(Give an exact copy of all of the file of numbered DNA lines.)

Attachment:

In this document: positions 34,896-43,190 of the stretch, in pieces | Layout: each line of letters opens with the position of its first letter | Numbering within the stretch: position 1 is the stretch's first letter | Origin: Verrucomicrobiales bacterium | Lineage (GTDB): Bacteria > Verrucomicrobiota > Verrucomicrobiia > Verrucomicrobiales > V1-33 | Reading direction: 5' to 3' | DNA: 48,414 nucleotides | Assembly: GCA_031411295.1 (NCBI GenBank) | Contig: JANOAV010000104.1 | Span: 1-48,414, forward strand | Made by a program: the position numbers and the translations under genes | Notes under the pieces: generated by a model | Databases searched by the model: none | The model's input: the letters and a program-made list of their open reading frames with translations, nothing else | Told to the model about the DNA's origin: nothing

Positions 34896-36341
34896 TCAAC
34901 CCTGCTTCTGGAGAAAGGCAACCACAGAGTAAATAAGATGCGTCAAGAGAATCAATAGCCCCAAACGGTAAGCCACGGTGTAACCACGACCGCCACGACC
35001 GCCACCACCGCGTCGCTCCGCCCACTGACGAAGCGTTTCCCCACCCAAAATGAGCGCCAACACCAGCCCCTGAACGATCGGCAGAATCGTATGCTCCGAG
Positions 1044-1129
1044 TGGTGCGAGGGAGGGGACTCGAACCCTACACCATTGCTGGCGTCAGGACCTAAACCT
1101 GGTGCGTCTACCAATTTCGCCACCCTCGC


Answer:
In this document: positions 34,896-43,190 of the stretch, in pieces | Layout: each line of letters opens with the position of its first letter | Numbering within the stretch: position 1 is the stretch's first letter | Origin: Verrucomicrobiales bacterium | Lineage (GTDB): Bacteria > Verrucomicrobiota > Verrucomicrobiia > Verrucomicrobiales > V1-33 | Reading direction: 5' to 3' | DNA: 48,414 nucleotides | Assembly: GCA_031411295.1 (NCBI GenBank) | Contig: JANOAV010000104.1 | Span: 1-48,414, forward strand | Made by a program: the position numbers and the translations under genes | Notes under the pieces: generated by a model | Databases searched by the model: none | The model's input: the letters and a program-made list of their open reading frames with translations, nothing else | Told to the model about the DNA's origin: nothing

Positions 34896-36341
34896 TCAAC
34901 CCTGCTTCTGGAGAAAGGCAACCACAGAGTAAATAAGATGCGTCAAGAGAATCAATAGCCCCAAACGGTAAGCCACGGTGTAACCACGACCGCCACGACC
35001 GCCACCACCGCGTCGCTCCGCCCACTGACGAAGCGTTTCCCCACCCAAAATGAGCGCCAACACCAGCCCCTGAACGATCGGCAGAATCGTATGCTCCGAG
Positions 1044-1129
1044 TGGTGCGAGGGAGGGGACTCGAACCCTACACCATTGCTGGCGTCAGGACCTAAACCT
1101 GGTGCGTCTACCAATTTCGCCACCCTCGC